Did the Obama administration distort the truth? Hicks testified Wednesday that his “jaw dropped” when he saw United Nations Ambassador Susan Rice, appearing on multiple talk shows on September 16, largely blame the attack on demonstrations over an anti-Muslim YouTube video. Hicks says it was clear from the outset that what happened in Benghazi was premeditated terrorism. Rice has said she was simply working from talking points produced soon after the attacks by discussion between the CIA, White House and the State Department. New details revealed in a House Republican report show that the CIA’s initial assertion that “Islamic extremists with ties to al Qa’ida participated in the attack” was removed, leading to Republican charges that the language was struck to protect the Obama campaign’s boasts about success in the fight against al Qaeda. But the final version of the talking points did note “indications that extremists participated in the violent demonstrations,” and even the CIA’s original version had called the Benghazi attack “spontaneously inspired by the protests at the U.S. Embassy in Cairo” over the notorious YouTube video. Moreover, David Petraeus, who was then CIA director, testified last fall that he had urged the removal of any reference to al Qaeda to avoid tipping off suspects whom the U.S. was monitoring.

Was the State Department’s internal review legit? One target Wednesday was the independent Accountability Review Board formed to study the attacks. Co-chaired by former Ambassador Thomas Pickering and former joint chiefs of staff chairman Mike Mullen, the board reviewed 25,000 pages of documents and heard testimony from dozens of senior national security officials. The board issued a harsh report which led to the resignation of four State Department employees, but which pointed no specific fingers at senior personnel like Clinton and her top deputies. On Wednesday, Nordstrom called it “inexplicable” to him that the panel didn’t scrutinize the role of top State officials more carefully: “It is not what is contained within the report that I take exception to, but what is left unexamined,” Nordstrom testified. “Specifically, I’m concerned with the [board’s] decision to focus its attention at the assistant secretary level and below.'” Democrats and the State Department challenged that assertion, and on MSNBC Tuesday Pickering likened charges of a cover-up to “Pulitzer Prize fiction.”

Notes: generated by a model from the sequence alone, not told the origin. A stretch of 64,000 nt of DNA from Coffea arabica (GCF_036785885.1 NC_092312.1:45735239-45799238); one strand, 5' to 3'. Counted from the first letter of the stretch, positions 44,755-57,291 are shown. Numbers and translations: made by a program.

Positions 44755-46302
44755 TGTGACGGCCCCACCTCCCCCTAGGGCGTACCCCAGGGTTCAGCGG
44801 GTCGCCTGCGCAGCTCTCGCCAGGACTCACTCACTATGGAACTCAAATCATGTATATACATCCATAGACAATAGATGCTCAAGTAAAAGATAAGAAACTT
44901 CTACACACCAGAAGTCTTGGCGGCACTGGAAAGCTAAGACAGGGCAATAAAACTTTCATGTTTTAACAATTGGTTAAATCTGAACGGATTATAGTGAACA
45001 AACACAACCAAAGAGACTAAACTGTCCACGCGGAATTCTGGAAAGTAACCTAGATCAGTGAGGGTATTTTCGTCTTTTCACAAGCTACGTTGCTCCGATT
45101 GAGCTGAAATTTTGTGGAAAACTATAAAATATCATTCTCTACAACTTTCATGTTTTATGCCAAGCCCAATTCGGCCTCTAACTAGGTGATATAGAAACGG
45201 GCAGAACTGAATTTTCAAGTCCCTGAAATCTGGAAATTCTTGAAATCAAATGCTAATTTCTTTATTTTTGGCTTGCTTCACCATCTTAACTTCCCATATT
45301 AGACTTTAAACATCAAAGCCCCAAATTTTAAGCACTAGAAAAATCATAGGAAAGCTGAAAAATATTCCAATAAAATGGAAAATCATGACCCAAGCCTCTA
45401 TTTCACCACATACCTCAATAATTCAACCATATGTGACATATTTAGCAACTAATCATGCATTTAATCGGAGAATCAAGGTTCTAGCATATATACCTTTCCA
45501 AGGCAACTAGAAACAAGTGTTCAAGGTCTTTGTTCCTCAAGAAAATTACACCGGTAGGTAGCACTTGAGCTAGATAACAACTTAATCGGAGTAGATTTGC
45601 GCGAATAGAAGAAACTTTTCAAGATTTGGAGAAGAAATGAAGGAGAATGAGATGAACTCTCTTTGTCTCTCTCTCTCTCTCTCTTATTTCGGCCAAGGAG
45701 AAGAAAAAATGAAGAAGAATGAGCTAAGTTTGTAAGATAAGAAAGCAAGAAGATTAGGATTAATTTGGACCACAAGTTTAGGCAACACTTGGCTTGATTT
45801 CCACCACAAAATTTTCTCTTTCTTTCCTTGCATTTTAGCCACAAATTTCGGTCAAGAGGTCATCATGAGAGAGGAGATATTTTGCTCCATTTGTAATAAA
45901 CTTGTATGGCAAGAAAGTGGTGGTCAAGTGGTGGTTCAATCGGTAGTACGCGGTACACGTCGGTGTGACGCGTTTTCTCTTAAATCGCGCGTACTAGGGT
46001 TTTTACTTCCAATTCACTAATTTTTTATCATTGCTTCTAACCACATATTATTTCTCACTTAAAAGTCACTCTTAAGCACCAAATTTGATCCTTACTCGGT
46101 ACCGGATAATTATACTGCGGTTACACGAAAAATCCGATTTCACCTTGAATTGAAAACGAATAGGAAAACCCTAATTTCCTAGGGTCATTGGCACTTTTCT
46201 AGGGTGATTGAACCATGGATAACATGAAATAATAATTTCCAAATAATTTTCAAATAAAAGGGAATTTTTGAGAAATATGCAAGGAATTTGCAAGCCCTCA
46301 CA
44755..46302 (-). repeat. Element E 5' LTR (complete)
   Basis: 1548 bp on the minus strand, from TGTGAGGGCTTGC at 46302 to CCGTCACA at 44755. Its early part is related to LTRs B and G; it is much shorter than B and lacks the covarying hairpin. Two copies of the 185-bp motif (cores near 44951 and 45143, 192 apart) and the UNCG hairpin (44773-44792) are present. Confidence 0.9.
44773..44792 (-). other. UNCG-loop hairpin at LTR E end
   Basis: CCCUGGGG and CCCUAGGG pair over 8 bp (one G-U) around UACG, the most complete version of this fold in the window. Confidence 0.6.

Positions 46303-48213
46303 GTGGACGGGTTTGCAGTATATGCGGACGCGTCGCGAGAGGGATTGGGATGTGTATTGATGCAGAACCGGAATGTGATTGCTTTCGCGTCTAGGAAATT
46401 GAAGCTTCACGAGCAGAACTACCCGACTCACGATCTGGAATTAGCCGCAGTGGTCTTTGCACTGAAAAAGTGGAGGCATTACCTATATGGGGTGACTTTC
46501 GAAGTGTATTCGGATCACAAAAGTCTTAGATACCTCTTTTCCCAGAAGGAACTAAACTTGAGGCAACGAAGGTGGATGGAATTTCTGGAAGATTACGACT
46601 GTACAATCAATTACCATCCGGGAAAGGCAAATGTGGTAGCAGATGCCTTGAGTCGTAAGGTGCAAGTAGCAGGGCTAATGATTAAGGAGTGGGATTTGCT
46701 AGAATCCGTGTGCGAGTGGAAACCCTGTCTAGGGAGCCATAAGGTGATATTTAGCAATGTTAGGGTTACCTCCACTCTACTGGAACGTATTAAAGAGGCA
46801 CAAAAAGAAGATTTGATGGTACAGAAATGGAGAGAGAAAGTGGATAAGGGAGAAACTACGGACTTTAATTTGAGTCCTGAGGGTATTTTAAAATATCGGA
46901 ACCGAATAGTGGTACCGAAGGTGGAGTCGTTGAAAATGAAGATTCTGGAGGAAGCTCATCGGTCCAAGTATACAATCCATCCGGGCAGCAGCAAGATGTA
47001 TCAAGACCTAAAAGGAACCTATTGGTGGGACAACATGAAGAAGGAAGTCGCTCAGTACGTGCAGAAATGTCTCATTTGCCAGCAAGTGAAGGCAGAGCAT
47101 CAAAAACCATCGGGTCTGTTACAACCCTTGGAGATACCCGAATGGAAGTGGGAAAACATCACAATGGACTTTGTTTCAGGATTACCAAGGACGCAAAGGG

What could this mean for Hillary Clinton in 2016? Whether or not Republicans intended it, the shadow of national politics loomed over Wednesday’s hearing. Hillary Clinton completed a generally well-reviewed tenure of Secretary of State, as evidenced by her sky-high public approval ratings. But Benghazi is a clear black mark on her Foggy Bottom record, one that could haunt Clinton if she runs for president in 2016. Conservatives seized on Hicks’s testimony that, in a call with Clinton on the fateful night, he told her that a terrorist attack was underway–a fact that was slow to appear in the administration’s public rhetoric. Still, despite repeated discussion about what Clinton knew and when she knew it, no smoking gun emerged from Wednesday’s hearing, leading one Congressional Democrat to dismiss questions about her role as a “witch hunt.”

Are Our Diplomats Safe Enough? The one thing both parties agree on is that another Benghazi can’t be allowed to happen. But a 2012 Government Accountability Office report suggested that embassy security remains vulnerable so long as the State Department maintains missions in dangerous locations amid staffing shortages. President Obama’s new budget includes $4 billion to improve security at America’s more than 270 diplomatic posts worldwide. That includes a $2.2 billion boost–proposed by the Accountability Review Board–in State’s embassy security construction budget to fund new facilities in high-threat areas. (Congress has yet to approve the funding.) The Pentagon last month deployed the first of 500 Marines to Spain as part of a new rapid reaction force that can respond to emergencies in northern Africa. The Marines are also working with the State Department to add an additional 1,000 troops across the globe, nearly doubling the size of their current embassy guard force. Meanwhile, the threat remains: on February 1, a suicide bomber detonated an explosive device in Ankara, Turkey, outside the U.S. embassy, killing himself and a Turkish security guard.

With reporting by Zeke Miller, Jay Newton-Small, Alex Rogers, and Mark Thompson